Salient to Investors:

Jim Vogel and Chris Low at  FTN Financial said:

  • Treasuries are years away from reverting to pre-financial crisis levels as growth remains weak and several hundred thousand people fall out of the labor force.
  • Yields will end 2014 at 2.55 percent versus the median estimate of 3.07 percent. Bloomberg show the consensus quarterly forecasts for 10-year yields made 12 months forward have overestimated yields by an average of 0.68 percent since January 2009.
  • Some of the growth we wish we could go back to was far more frail than most people realize.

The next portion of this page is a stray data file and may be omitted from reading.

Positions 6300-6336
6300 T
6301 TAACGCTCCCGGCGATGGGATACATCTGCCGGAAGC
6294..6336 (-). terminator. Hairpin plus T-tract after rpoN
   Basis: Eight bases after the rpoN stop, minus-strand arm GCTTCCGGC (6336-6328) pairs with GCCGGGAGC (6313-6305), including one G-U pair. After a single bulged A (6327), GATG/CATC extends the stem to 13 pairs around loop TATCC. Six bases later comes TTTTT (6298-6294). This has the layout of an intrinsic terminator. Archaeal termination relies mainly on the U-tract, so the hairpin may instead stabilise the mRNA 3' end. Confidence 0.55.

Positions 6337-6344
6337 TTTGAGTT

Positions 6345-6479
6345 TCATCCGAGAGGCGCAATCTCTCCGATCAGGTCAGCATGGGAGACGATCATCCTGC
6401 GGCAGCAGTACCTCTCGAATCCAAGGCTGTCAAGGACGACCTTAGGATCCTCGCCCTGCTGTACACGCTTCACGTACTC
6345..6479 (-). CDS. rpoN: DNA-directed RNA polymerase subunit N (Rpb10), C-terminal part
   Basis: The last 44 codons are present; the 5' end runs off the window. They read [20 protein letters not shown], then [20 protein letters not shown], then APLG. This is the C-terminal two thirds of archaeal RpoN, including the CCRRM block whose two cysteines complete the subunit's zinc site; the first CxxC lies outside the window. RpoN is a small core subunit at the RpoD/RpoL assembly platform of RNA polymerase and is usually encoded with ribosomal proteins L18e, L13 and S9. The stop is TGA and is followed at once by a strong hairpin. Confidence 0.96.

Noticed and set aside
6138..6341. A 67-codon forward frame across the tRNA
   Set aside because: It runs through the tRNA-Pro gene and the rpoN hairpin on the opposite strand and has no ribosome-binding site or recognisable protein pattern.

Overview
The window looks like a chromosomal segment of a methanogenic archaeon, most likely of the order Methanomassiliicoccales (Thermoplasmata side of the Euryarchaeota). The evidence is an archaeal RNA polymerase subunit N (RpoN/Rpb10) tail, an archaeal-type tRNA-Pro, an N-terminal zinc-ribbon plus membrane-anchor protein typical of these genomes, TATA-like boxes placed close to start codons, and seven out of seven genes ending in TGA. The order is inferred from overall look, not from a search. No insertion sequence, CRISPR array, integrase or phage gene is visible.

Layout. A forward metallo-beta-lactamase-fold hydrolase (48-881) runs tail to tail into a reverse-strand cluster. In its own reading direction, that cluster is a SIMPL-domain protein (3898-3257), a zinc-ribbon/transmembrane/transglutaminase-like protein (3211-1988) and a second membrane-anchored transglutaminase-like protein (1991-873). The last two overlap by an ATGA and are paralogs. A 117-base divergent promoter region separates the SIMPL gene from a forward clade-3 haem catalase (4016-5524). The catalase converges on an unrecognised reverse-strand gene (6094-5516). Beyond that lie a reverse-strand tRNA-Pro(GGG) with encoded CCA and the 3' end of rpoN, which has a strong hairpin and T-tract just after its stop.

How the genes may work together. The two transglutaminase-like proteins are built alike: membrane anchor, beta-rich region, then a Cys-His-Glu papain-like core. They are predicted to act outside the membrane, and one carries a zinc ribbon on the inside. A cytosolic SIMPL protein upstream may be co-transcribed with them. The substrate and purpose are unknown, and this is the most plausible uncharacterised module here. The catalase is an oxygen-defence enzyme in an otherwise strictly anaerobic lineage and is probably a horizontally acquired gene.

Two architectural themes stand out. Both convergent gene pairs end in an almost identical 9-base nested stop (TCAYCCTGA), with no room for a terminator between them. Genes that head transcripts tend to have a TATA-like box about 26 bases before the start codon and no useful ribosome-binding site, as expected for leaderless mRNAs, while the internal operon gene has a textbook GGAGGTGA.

Priscilla Hancock at JP Morgan Asset Mgmt expects the 10-year yield to end 2014 at 3 percent.

Jeffrey Gundlach at Doubleline Capital said the aging population, less spending, slower inflation and greater demand for low-risk, income-producing investments will keep yields low for years.

Jim Bianco at Bianco Research said traders are finding it too expensive to keep shorting bonds so are being forced to cover: he said growth is absent, and expects 10-year yields will fall to 2.25 percent in 2014. Bianco said the relationship between nominal growth and interest rates is not as strong as traders think it is.

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